The first big piece of writing I ever did, if you don’t count my book report on Jefferson Davis in the fifth grade, was the term theme I wrote as a junior in high school.
The term theme, as it was called, was a major research paper over an American literary topic and it had to be between 20 and 25 pages long.
We all just about swallowed our tongues when we heard Mrs. Rowe say that.
It had to have an ungodly number of sources and everything had to be footnoted. (In the days before Microsoft Word did that for you automatically.)
That meant you had to turn your rough draft upside down and write out the footnote to see how much room you needed to leave at the bottom of your paper.
Of course, it had to be written out in longhand because most people didn’t have a typewriter.
At least we had progressed past ink wells.
I remember worrying about how I was going to fill up those twenty pages.
But it wasn’t long before I found myself scrunching up my handwriting, trying to keep from going over the page limit.
Seems I’ve never had as much trouble finding something to say as much as knowing when to shut up.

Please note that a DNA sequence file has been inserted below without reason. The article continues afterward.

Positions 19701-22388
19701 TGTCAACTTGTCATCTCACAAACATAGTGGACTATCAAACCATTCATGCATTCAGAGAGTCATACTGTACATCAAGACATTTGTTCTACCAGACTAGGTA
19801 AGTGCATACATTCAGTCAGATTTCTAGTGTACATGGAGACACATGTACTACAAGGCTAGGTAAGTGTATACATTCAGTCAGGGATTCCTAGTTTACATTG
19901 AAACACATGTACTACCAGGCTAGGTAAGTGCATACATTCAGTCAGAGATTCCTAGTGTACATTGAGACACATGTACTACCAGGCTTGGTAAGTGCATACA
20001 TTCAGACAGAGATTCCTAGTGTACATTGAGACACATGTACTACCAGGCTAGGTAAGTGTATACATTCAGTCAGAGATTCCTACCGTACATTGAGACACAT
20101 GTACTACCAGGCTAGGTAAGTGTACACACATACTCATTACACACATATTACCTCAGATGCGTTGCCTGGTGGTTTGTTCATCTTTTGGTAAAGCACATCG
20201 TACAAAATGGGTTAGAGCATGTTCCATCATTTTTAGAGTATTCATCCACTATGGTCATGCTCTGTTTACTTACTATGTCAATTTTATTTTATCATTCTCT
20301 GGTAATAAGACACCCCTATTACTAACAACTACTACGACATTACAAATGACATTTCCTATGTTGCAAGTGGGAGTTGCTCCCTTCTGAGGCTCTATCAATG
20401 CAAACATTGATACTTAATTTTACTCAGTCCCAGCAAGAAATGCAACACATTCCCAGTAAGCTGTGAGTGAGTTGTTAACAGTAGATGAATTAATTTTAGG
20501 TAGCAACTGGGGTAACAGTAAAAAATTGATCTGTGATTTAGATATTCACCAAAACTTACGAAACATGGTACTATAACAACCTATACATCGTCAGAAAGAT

This past week I turned in the first rough draft of the book I’ve been working on for the last several months.
It was exhilarating and exhausting and a bit scary all at the same time.
The title is Loves God, Likes Girls – A Memoir. Hopefully it will help readers better understand what it’s like to grow up experiencing same-sex attraction while also being deeply committed to a most loving God. If it helps just one person – just one family – who’s wrestling with all of those questions feel less alone, well, then it will be worth it.
I’ll keep you posted on the progress – it’s due to be released at the Pepperdine Lectures next May and available to the public sometime next summer.
And in case you’re wondering, yes, I exceeded the page limits.
That’s what editors are for.